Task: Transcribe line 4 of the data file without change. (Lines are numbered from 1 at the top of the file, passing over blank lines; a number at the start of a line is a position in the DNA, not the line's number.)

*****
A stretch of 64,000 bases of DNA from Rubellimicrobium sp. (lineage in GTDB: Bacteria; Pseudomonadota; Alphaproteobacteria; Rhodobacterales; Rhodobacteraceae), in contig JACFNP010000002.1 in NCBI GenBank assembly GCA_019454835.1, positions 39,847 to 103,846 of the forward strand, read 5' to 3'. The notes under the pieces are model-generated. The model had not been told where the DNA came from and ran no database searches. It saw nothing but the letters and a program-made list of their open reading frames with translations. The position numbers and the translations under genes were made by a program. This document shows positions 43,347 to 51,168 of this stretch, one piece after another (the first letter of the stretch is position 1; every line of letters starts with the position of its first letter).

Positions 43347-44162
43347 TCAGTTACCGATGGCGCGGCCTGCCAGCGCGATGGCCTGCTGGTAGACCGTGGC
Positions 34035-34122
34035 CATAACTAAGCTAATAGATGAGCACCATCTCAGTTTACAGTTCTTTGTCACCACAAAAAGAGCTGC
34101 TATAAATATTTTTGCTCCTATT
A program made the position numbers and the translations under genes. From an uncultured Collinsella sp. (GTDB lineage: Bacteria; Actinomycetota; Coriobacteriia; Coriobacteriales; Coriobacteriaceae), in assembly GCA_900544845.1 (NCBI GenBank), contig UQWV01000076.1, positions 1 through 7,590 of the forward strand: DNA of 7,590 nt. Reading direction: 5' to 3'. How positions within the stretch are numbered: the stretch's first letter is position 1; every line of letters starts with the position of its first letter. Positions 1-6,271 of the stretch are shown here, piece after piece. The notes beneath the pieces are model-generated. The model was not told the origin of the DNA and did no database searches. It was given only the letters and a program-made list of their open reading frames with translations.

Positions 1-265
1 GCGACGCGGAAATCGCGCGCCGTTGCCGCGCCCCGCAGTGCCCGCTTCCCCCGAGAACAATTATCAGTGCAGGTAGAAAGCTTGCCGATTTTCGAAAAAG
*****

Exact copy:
Positions 34035-34122